For much of the medieval period the manor was both the residence of a local lord and an administrative unit.
Manors varied widely in size and structure. Some were coterminous with the parish, or contained an entire village. Others included several villages, or parts of villages, either As a continuous sweep of land or including one or more detached portions; conversely, some villages were divided between several manors. A survey of Leicestershire manors was made in 1279. Known as the Hundred Rolls, the details collected survive for around half of the county, and include information about the manorial structure of 134 Leicestershire villages. As historian R.H. Hilton explained in 1949,
‘We see manors within the village which bear no resemblance to our preconceived idea of what a manor should be like. We see groups of tenants in one village who are part of a manorial organisation centred in another village.’
Among the 134 villages for which details survive, he found that:
Just 28 villages had just one manorial lord and had both demesne and tenant land
8 more villages had one manorial lord but no demesne
Only 1 village had one manorial lord and no tenant land
11 villages had two manors with both demesne and tenant land
23 other villages had two manorial lords
As many as 63 of the 134 villages (almost half) had tenants owing rents and services to three or more lords.
[from R.H. Hilton, ‘Kibworth Harcourt: A Merton College manor in the thirteenth and fourteenth centuries’, in W.G. Hoskins (ed.) Studies in Leicestershire Agrarian History (Leicester, 1949)]
It was not just the nature of their geographical territory that differed, but so too did their social structure. Some manors consisted entirely of demesne land (under the direct control of the lord, and perhaps cultivated through the labour services provided by unfree tenants), while others had tenants but no demesne. A cursory glance down one page of a Domesday Book translation shows that different places in Leicestershire had different mixtures of free and unfree tenants, and this continued to be the case throughout the middle ages. The lord himself could be resident or non-resident, and could hold one manor or many, sometimes spread across many different counties.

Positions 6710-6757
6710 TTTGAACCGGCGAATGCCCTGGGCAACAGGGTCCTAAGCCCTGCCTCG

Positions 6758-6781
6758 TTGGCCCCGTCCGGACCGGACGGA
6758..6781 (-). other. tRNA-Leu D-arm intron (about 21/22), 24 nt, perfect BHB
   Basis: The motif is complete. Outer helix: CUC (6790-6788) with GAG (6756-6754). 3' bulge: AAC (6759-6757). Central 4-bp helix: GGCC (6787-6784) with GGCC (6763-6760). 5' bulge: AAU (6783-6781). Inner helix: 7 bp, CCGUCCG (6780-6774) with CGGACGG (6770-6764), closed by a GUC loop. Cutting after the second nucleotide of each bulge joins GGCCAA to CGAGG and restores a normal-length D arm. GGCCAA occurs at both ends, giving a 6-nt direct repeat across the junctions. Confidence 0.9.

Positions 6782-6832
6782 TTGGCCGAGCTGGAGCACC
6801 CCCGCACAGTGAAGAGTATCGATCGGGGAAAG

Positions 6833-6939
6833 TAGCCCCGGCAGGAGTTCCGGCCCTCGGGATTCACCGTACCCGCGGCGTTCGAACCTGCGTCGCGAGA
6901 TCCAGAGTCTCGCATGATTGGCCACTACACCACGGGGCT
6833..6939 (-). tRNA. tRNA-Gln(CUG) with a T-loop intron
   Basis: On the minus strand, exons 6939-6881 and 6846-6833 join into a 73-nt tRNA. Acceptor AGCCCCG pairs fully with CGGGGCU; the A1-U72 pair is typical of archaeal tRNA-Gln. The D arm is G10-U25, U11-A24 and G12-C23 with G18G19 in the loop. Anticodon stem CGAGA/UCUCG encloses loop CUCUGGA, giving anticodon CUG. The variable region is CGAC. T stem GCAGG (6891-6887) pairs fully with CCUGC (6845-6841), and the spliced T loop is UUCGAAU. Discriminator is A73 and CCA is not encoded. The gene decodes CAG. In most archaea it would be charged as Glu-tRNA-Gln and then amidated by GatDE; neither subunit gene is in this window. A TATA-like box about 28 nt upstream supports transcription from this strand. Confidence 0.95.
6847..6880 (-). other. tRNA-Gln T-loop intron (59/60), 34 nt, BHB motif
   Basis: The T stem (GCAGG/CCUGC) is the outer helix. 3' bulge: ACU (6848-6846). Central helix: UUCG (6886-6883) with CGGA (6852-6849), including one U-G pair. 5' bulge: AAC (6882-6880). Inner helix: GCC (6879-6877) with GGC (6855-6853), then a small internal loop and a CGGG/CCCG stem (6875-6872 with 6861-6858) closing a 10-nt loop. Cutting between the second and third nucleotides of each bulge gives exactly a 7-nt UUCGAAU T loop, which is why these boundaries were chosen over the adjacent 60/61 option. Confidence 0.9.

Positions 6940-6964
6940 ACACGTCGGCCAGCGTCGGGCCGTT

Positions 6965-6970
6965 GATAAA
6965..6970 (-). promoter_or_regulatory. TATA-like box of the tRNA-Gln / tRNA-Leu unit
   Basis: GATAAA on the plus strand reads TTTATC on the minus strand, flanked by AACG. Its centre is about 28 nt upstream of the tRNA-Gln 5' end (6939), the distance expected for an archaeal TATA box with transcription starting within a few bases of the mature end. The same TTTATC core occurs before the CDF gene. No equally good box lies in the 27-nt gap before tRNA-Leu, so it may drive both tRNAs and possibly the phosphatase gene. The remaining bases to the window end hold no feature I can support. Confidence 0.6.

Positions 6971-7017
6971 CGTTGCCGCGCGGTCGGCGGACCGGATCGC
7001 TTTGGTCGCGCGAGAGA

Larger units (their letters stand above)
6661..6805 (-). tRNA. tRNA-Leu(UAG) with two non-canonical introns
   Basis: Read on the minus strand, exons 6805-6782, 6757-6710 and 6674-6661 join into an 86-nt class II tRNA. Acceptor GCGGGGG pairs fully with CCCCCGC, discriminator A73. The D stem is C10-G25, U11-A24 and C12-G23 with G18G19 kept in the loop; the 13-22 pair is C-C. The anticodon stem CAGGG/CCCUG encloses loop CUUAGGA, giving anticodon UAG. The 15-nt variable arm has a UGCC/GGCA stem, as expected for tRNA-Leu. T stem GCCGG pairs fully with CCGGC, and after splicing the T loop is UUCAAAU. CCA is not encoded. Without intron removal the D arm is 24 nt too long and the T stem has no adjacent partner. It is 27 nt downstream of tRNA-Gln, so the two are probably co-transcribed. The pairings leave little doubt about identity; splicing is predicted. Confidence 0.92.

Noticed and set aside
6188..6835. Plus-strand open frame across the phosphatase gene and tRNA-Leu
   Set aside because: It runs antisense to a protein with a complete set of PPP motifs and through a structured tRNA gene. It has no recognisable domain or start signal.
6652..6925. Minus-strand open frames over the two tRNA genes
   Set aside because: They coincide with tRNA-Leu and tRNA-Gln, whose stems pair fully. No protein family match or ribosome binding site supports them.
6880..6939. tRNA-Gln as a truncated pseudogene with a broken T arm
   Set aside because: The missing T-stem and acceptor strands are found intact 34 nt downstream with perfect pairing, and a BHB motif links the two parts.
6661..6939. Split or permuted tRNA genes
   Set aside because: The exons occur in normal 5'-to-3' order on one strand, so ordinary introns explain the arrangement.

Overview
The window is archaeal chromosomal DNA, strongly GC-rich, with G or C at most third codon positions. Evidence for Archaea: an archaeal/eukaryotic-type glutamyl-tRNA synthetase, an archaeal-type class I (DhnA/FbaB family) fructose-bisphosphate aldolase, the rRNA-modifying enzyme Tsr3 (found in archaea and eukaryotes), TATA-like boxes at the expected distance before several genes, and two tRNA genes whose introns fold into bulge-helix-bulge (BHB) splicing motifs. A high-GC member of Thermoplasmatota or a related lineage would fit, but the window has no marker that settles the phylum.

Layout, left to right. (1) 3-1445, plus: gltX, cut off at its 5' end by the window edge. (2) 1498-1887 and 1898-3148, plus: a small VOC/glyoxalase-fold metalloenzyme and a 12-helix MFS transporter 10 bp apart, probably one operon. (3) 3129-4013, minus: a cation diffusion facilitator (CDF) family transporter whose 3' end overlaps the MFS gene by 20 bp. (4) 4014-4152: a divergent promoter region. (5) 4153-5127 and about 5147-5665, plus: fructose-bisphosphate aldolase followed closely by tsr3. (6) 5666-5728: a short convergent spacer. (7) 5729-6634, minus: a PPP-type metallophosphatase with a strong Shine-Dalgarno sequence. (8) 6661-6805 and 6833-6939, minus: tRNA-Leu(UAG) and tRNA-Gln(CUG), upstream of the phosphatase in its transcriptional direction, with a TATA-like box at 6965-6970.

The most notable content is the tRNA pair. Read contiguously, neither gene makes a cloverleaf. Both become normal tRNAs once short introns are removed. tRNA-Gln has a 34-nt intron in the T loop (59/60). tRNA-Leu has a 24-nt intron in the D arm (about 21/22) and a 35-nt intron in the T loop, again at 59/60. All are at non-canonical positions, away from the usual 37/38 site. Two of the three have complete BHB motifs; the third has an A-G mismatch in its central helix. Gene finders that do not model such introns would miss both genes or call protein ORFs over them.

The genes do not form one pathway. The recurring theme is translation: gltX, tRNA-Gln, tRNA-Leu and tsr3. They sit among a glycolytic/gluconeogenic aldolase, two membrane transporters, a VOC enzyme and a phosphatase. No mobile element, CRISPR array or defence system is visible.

An understanding of the local manorial structure is relevant to all periods of a village’s history. The early social structure, established many centuries ago, may still be reflected in the character of the village today, for example in the number of places of worship or the number and range of shops, which both tend to be greater in places with more free tenants or freeholders and weaker manorial control.
Because of its function as an administrative unit, the manor created documentary records. However, modern, non-documentary sources need to be treated with caution. Signs displayed proudly on a door or gate can mislead. Manor Farm or The Old Manor may not be the direct successors of a medieval lordship, and the title of lord of the manor is available to buy.
In past centuries the manor courts provided a means for a lord to manage his property and for community activities to be regulated, ensuring people performed their legal and customary obligations to their lord while helping them to live in harmony with each other. There were two types of court: the court baron and the court leet. Through the manor courts agreement was reached, for example, on the number and type of animals that individuals were allowed to graze on common pasture. They also registered title to copyhold land (which survived in a few places until 1926), allowing individual holdings to be reconstructed and family histories traced. The tenant received a copy of the court roll as proof of title. Where they survive, manor court records therefore allow us to understand everyday village life and learn about the communities who lived there. Although it contains no Leicestershire records, the Cumbrian Manorial Records project includes a useful introduction to manorial records.